You can read the 13-page CCSAP newsletter for May 2017 by clicking on the image below:
CCSAP staff, board members and task force members attended a presentation and panel discussion on substance abuse, suicide awareness and mental health recently at Pamlico County High School. The program was called Start the Conversation: Crisis in our Community. Nicole Cox, a certified youth mental health trainer, spoke about her brother’s suicide and her family’s struggles with mental health. Henry Rice with Pamlico County Schools was the panel moderator, and the panel included Pamlico County Sheriff Chris Davis, Nicole Cox, parent Roxanne Watts and Chris Meadows, principal of Pamlico County High School. Adam Caldwell from the office of U.S. Senator Thom Tillis attended the event.
CCSAP staff was honored to participate in the Rethink that Drink event on base. It was a privilege to speak with these young adults.
CCSAP staff and Jeff Sieber from the Onslow County Task Force spent the day at Richlands High School asking students to sign the I PROMise pledge. Students from the SADD club (Students Against Destructive Decisions) volunteered to gather kids around our table to talk about the important decisions they will be making this weekend. CCSAP also took the message to West Craven High School this week. Have a SAFE, fun weekend!
Thank you, Amanda Thames, for the wonderful story in the Jacksonville Daily News about our SAPHE youth participating in Sticker Shock. Click below to read the story.
CCSAP’s SAPHE youth from Richlands High School participated in the Sticker Shock campaign at the Richlands Piggly Wiggly in May. SADD (Students Against Destructive Decisions) club students placed warning stickers on sugary alcoholic beverages that did not appear to contain alcohol. The SADD club advisor is Jacqueline Gaddy. Participants in the campaign were Alexandria Humphrey, Laycee Adkins, Shelby Barney, Dani Middleton and Kyra Fromke.
Students at Havelock High and New Bern High signed the Prom Pledge presented to them on Monday and Tuesday in anticipation of pressures they will face at prom this weekend. CCSAP and Craven County Task Force members set up a large banner for students to sign in addition to a small pledge they could take with them to remember their promise. On the back of the prom pledge was a list of tips to remember in an effort to say no to drugs and alcohol.
Some students walked by, but many stopped to read the pledge and sign. It read:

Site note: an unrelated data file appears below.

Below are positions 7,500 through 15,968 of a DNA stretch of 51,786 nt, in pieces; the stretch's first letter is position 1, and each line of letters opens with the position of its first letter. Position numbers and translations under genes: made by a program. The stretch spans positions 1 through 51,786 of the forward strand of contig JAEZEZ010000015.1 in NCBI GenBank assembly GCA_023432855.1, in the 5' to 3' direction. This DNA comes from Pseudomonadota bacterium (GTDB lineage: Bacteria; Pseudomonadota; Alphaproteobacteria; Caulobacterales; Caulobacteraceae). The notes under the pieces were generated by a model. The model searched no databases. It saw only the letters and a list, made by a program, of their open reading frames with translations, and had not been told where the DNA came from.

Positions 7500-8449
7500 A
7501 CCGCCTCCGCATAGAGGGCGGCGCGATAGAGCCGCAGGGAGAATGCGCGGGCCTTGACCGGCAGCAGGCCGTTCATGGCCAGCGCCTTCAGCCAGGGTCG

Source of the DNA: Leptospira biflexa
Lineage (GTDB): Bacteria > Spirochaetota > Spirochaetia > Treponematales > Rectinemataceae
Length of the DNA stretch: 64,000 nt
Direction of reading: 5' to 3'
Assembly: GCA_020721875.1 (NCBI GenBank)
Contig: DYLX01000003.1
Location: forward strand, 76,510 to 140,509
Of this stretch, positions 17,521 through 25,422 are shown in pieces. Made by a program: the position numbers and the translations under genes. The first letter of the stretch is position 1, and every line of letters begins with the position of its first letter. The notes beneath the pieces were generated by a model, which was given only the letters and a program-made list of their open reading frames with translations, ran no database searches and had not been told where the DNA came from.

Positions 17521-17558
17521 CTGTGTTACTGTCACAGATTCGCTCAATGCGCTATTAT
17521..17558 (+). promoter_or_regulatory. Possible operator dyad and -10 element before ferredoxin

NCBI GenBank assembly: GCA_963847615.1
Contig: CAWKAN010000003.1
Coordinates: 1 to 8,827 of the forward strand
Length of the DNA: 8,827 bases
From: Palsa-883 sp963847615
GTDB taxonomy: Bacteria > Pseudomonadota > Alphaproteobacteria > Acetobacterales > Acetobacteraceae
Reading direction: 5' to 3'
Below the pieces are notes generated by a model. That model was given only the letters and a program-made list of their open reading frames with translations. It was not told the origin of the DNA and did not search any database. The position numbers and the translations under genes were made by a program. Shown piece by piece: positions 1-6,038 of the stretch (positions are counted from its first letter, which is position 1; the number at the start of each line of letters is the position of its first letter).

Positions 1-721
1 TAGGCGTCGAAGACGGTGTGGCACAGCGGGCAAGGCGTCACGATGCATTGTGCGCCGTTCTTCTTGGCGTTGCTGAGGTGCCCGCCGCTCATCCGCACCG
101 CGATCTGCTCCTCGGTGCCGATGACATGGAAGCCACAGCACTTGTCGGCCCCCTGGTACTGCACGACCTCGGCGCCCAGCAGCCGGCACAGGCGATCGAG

I recognize there are consequences for every decision I make. I promise not to drink alcohol or use drugs, because I know they are both harmful and illegal for me to use. I promise to call my parent/guardian for a ride if I feel unsafe. I commit to living in a safe and healthy way. I promise to always wear a seatbelt, not text while driving and to never ride with an impaired driver.
We even heard from students who just wanted to talk about tragedies that are unfolding around them every day. One student shared that he lost his brother just this week to a drug overdose. Another found out that his mom’s friend had died of alcoholism.
It’s stories like this that encourage us to push forward for this cause–preventing substance abuse before it ever starts. We are making an impact! Thank you to all the volunteers who helped with this prom pledge drive. We look forward to visiting West Craven High School in May.
On Saturday, April 29, from 10 a.m. to 2 p.m. CCSAP, local businesses, area law enforcement and the Drug Enforcement Administration (DEA) will give the public its 13th opportunity in 7 years to prevent pill abuse and theft by ridding their homes of potentially dangerous expired, unused, and unwanted prescription drugs. Call 1-800-882-9539 to find the closest location for safely disposing of your medications. (The DEA cannot accept liquids or needles or sharps, only pills or patches.) The service is free and anonymous, and no questions will be asked.
Last October, Americans turned in 366 tons (over 730,000 pounds) of prescription drugs at almost 5,200 sites operated by the DEA and more than 4,000 of its state and local law enforcement partners. Overall, in its 12 previous Take Back events, DEA and its partners have taken in over 7.1 million pounds—more than 3,500 tons—of pills.
This initiative addresses a vital public safety and public health issue. Medicines that languish in home cabinets are highly susceptible to diversion, misuse, and abuse. Rates of prescription drug abuse in the U.S. are alarmingly high, as are the number of accidental poisonings and overdoses due to these drugs. Studies show that a majority of abused prescription drugs are obtained from family and friends, including from the home medicine cabinet. In addition, Americans are now advised that their usual methods for disposing of unused medicines—flushing them down the toilet or throwing them in the trash—both pose potential safety and health hazards.
For more information about the disposal of prescription drugs or about the April 29 Take Back Day event, go to the DEA Diversion website.